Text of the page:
Feeding Scabby Wheat in Feedlot Diets

Feeding Scabby Wheat in Feedlot Diets

August 2015

photo of scabby wheat next to normal wheat
Fusarium-damaged wheat kernels (left) and healthy kernels (right). Photo from Nebraska Extension publication Fusarium Head Blight of Wheat.

Wet conditions this growing season have caused some wheat fields to produce scabby wheat that may not be suitable for milling or manufacturing. Scabby wheat is a result of Fusarium mold growth and this species of mold may produce deoxynivalenol (DON), a toxin commonly called vomitoxin.

If high concentrations of scabby wheat are present it may be salvageable by feeding to cattle. Producers harvesting fields with scabby wheat should have the grain tested for DON to determine if it is present and what concentrations are in the grain. Not all scabby wheat will result in a positive test for DON but may be rejected based on quality of grain. Before feeding scabby wheat, DON should be tested to determine the level that is present in the grain.

Higher levels of scabby wheat can be fed to cattle compared with other livestock because ruminal microbes can degrade or inactivate the toxin. Currently, the FDA recommends that DON concentration in beef cattle diets should not exceed 10 ppm.

Previous research conducted at UNL evaluated feeding up to 10 ppm DON in finishing diets and there were no pathological or toxicological challenges observed. Furthermore, when replacing a portion of dry-rolled corn with wheat containing DON there was not a difference in average daily gain or feed efficiency.

Feedlot producers may be able to purchase scabby wheat at a discounted price and replace corn grain in the diet. When the concentration is known, diets can be formulated to ensure levels do not exceed the recommendation. Blending grains to reduce the concentration of DON is the most commonly used method to control risk. For more information about harvesting, storing and safe handling of infected wheat please see the “Strategies for Handling Scabby and Vomitoxin-Affected Wheat Grain” article on the CropWatch website.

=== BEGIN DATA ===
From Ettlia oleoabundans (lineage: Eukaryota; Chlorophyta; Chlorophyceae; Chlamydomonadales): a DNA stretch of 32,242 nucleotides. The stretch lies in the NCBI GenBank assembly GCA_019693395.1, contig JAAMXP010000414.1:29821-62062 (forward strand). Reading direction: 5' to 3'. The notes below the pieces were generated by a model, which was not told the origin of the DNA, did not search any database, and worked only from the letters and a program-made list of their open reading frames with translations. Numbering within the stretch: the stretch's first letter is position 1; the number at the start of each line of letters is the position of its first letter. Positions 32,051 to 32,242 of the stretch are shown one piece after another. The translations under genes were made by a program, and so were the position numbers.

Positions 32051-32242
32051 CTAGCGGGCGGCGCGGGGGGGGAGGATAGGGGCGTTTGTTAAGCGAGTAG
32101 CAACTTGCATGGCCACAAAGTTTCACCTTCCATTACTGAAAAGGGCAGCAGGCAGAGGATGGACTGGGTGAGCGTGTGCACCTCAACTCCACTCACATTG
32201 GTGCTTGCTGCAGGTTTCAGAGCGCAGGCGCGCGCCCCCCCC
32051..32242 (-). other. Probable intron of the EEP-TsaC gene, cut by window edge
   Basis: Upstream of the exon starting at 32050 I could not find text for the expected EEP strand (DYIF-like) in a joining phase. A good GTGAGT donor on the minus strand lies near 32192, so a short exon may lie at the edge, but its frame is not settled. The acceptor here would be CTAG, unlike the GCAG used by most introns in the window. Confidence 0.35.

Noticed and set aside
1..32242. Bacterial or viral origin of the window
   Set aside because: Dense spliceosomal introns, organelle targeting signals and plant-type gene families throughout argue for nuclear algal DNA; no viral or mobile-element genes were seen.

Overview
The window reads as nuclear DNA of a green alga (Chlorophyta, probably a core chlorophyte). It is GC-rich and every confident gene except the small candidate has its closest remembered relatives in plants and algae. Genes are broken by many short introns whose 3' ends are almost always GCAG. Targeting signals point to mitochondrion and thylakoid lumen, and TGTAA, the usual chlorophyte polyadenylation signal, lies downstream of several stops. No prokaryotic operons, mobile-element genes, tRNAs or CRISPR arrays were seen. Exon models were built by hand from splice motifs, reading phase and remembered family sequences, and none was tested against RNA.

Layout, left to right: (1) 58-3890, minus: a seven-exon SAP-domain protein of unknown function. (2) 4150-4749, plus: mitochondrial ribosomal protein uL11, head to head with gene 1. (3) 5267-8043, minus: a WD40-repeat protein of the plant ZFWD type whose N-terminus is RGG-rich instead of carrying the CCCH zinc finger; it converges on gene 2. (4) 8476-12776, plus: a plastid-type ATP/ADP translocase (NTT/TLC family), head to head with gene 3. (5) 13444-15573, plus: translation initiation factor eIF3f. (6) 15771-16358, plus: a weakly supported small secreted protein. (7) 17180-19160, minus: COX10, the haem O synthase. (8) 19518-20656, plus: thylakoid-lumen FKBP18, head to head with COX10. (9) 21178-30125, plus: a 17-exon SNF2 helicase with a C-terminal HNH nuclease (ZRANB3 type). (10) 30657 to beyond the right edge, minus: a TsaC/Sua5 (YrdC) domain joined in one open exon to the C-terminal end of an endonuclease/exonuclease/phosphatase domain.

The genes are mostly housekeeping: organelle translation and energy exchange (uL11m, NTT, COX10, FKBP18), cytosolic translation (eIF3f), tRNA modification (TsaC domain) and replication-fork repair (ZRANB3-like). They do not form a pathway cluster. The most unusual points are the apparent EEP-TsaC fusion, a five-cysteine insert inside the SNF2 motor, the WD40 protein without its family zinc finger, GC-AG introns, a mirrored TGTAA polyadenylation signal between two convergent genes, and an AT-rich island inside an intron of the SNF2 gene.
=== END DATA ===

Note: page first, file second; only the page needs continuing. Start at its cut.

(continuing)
chart showing wheat and corn comparisons for fermentationThe starch in wheat is more rapidly fermented than the starch in corn (Figure 1). Because of these starch fermentation characteristics there is a greater potential for acidosis, bloat and founder. A general recommendation is to limit inclusion on a dry-matter basis to 50% of diet dry-matter unless producers are familiar with feeding wheat. Processing wheat by coarsely rolling or grinding greatly improves digestibility as long as fines are not produced. Adapting cattle slowly to wheat and including an ionophore will help reduce the challenges associated with acidosis.

Wheat grain has a similar energy value as corn and contains approximately 4-6 percentage units more protein. If acidosis can be managed, the feeding value of wheat (including both energy and protein) is 100-105% the value of corn. When comparing the cost of these two grains it is important to consider the dry-matter cost on a per-ton basis. Corn is traded at 84.5% dry-matter at 56 lbs/bu as-is. Wheat is traded at 88% dry-matter and 60 lbs/bu as-is. Because of these differences in moisture content and bushel weight, a producer can purchase 90% fewer bushels of wheat to equal the amount of corn on a dry-ton basis.

Local markets and quality of grain will play a role in the decision to feed wheat.

Matt Luebbe
UNL Beef Feedlot Specialist